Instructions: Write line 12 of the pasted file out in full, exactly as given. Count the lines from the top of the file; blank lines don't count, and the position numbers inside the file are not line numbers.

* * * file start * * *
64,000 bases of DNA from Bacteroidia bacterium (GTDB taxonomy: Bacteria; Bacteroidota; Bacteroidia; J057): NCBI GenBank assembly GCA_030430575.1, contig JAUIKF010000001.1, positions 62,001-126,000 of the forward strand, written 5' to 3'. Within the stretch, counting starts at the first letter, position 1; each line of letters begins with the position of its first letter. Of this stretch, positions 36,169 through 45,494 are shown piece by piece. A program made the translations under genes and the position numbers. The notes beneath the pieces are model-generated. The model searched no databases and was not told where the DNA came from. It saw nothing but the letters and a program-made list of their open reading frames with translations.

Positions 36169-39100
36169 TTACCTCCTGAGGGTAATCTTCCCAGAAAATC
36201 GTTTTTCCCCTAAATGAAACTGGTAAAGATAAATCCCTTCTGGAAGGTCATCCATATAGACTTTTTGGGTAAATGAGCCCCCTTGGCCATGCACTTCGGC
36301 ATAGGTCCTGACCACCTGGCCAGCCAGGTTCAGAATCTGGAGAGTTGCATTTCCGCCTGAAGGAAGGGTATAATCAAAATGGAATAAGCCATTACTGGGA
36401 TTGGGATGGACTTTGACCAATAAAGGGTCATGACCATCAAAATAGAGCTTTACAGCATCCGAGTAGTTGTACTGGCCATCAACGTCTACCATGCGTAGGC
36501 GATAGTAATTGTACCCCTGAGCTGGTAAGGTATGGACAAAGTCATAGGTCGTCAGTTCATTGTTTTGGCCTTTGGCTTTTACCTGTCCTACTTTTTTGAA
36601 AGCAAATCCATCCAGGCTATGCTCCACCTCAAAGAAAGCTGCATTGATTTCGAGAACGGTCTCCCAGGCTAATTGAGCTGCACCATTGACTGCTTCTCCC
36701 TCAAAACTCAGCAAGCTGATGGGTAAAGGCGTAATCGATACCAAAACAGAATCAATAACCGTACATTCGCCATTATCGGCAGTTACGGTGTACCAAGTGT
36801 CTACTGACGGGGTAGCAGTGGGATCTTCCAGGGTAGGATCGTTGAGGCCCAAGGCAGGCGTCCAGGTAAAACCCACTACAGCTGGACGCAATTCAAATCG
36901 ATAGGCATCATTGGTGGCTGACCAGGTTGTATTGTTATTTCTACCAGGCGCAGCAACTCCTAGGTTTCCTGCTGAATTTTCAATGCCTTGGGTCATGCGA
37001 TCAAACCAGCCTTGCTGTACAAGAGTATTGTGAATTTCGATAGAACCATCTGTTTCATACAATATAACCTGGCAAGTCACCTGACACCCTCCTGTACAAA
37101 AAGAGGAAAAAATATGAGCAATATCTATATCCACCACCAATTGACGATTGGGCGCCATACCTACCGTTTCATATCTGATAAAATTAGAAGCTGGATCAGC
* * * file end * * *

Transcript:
37001 TCAAACCAGCCTTGCTGTACAAGAGTATTGTGAATTTCGATAGAACCATCTGTTTCATACAATATAACCTGGCAAGTCACCTGACACCCTCCTGTACAAA